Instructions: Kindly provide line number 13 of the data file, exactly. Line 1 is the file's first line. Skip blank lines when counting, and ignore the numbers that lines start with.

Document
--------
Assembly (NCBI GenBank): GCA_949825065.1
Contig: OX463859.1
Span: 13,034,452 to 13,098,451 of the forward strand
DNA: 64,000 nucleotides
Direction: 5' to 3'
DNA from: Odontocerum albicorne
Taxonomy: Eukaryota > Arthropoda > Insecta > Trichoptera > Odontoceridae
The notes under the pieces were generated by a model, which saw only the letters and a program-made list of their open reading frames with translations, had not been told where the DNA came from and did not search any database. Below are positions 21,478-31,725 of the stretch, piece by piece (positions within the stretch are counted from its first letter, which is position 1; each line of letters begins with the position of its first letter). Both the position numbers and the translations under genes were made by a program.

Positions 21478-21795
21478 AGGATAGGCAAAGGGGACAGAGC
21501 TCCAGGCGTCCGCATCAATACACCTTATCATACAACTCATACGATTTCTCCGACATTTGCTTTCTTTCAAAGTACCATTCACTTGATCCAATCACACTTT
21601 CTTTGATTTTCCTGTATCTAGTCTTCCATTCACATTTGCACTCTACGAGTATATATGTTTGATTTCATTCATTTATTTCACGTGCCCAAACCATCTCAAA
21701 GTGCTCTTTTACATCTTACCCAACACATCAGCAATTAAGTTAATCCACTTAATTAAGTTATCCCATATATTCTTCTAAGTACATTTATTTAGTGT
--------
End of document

21701 GTGCTCTTTTACATCTTACCCAACACATCAGCAATTAAGTTAATCCACTTAATTAAGTTATCCCATATATTCTTCTAAGTACATTTATTTAGTGT